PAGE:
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What to Expect in the Final Stages of Lung Cancer

written by: nanjowe • edited by: Lamar Stonecypher • updated: 2/9/2010

A lung cancer diagnosis is devastating but being prepared by knowing what to expect in the final stages of lung cancer can help caregivers prepare and give the best care possible.

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    About Lung Cancer

    The lungs are vital organs for the body’s survival and when compromised by disease become inefficient. The respiratory system (the body’s ability to take in needed oxygen) is affected and the body starts to exhibit symptoms related to the decline in the oxygen supply. Lung cancer is one such disease; it can affect various parts of the lungs but is commonly found in the cells that line the bronchi and bronchioles. These two are important passageways for the air as it makes it way to the actual exchange point (alveoli) between the air and the blood.

    Two other important parts of the body that may be affected by lung cancer in the later stages are the pleural space and the lymph nodes.

    • The pleura are two sheets that cover the lungs and are important in cushioning the lung and lubricating the lung’s breathing action. The tumors and cancer cells may also spread in the pleural space or the area between the pleura.
    • The lymph nodes or lymph glands are a part of the system that helps fight infection. It is in the lymphatic system that the clear fluid that originates from the blood is filtered; specifically at the lymph nodes.

    Cancer cells in the lymph node are one indication that the lung cancer has metastasized or spread beyond the lungs. Another way doctors can determine the extent of the disease is to check whether cancer cells are found in the fluid accumulating in the pleural space. If the fluid contains cancer cells then a patient is diagnosed with stage 4 lung cancer.

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    Early Lung Cancer Symptoms

    Some of the symptoms associated with early lung cancer include a persistent cough that changes over time, being short of breath, coughing up phlegm that has blood, pain while breathing or coughing, weight loss and constant fatigue. Most people do not seek medical attention until the cancer has significantly affected their day to day life. Sadly, at that point, the disease has advanced.

    A physician normally diagnoses cancer in stages. The staging methods allows the physician to classify how extensive the disease is. The method uses the tumor size, the number of lymph nodes involved and whether the cancer has metastasized or spread to other parts of the body.

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    Late Lung Cancer Symptoms

    Unfortunately many people ignore the early warning symptoms and end up being diagnosed in at this stage. In the final stage the tumor may have grown into the airway, into the bones of the chest wall or into the pleural space. The initial symptoms related to the primary tumor (respiratory distress; shortness of breath, coughing, etc.) may still be present; these symptoms will be compounded by symptoms of the secondary tumors. It is difficult to state exactly what to expect in the final stages of cancer since the disease may metastasize differently from person to person. However, most commonly the cancer spreads to the lymph nodes, neck, armpit, liver and the brain. As the tumors grow in these areas, they may cause localized pain as they push against organs and interfere with normal body functions. In the brain, the cancer may cause headaches, drowsiness, confusion and nausea. Other common final stage lung cancer symptoms include a lack of sweating, facial swelling due to fluid buildup, fatigue, bone pain, and loss of appetite.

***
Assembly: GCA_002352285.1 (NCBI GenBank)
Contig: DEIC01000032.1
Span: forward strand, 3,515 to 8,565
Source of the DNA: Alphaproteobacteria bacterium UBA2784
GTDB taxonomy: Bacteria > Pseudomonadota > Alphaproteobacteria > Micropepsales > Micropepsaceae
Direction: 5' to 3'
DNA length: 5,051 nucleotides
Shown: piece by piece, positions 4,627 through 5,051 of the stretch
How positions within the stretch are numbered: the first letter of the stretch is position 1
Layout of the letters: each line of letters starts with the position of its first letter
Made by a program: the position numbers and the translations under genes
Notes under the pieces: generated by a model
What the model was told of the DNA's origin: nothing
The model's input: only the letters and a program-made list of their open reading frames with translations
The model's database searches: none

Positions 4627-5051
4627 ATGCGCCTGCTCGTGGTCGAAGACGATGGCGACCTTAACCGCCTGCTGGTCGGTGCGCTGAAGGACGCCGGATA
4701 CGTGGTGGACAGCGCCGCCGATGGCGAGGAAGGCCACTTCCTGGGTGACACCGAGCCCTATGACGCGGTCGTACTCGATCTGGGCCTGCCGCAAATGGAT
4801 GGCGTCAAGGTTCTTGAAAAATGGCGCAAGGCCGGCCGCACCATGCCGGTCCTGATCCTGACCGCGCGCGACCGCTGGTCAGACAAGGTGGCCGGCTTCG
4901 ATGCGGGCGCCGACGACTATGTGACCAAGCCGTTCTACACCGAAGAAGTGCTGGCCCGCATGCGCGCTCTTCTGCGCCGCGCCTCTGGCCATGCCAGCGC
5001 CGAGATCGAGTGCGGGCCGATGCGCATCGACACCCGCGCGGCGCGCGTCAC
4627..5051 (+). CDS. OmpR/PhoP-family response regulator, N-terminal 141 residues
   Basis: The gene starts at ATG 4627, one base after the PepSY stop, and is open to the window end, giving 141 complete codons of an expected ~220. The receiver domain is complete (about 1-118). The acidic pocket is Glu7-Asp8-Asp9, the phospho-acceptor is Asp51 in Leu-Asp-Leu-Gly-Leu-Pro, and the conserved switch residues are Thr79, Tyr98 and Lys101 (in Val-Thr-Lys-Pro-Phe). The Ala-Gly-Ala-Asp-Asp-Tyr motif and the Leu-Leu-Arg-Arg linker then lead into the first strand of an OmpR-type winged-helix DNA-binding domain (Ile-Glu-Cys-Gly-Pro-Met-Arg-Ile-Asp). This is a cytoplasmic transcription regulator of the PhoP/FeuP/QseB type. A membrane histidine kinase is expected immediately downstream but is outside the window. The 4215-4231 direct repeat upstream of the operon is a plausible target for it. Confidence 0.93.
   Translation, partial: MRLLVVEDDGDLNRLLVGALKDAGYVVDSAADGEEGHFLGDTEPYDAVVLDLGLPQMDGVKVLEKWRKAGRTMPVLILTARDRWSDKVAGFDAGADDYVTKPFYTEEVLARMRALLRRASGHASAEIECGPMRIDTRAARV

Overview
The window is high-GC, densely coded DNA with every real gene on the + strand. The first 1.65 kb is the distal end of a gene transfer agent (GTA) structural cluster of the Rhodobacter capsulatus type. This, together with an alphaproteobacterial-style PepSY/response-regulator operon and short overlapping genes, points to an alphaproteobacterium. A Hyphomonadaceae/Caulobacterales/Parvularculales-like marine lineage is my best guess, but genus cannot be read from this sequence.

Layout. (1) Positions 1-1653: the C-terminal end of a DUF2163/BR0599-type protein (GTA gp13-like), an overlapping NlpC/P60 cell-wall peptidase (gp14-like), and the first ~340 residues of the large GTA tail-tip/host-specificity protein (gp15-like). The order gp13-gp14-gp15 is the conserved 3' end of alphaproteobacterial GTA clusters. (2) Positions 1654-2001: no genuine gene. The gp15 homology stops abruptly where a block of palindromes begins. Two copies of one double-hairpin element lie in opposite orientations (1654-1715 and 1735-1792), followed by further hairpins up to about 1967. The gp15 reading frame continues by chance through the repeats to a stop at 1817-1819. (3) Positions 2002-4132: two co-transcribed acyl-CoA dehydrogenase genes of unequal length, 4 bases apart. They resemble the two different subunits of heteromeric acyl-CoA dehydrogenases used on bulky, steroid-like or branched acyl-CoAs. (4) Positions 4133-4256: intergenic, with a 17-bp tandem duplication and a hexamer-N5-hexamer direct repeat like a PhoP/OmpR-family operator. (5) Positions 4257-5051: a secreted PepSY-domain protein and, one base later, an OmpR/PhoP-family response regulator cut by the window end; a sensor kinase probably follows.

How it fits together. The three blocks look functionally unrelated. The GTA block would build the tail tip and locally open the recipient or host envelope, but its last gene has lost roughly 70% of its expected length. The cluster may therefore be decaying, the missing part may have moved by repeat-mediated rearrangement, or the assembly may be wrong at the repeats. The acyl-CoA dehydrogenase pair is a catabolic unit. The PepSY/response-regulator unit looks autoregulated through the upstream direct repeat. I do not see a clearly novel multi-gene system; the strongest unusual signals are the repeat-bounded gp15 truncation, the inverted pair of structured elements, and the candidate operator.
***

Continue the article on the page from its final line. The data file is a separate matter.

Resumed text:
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    Treatment Options for Advanced Lung Cancer

    Advanced stage lung cancer cannot be cured. Treatment strategies in the final stages are geared towards keeping the tumor size under control by reducing its growth and making the patient comfortable. That is, treatment is geared towards managing pain; it is not curative care but palliative care.

    • Managing respiratory stress symptoms. Shortness of breath can be caused by a tumor blocking the airway or by a fluid filled pleural space. Radiotherapy or cryotherapy can be used to destroy or shrink the tumor blocking the airway making the patient more comfortable. To treat the fluid in the pleural space, a doctor may recommend either having the fluid drained (thoracentesis), or the having the pleural membranes fused together (pleurodesis) to allow for lung expansion.
    • Managing tumor size. For cancer in the brain or liver the physicians may recommend radiotherapy and/or chemotherapy may to shrink the tumors size and minimizing its impact.
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    References

    Lung Cancer, Non-Small Cell: eMedicine Oncology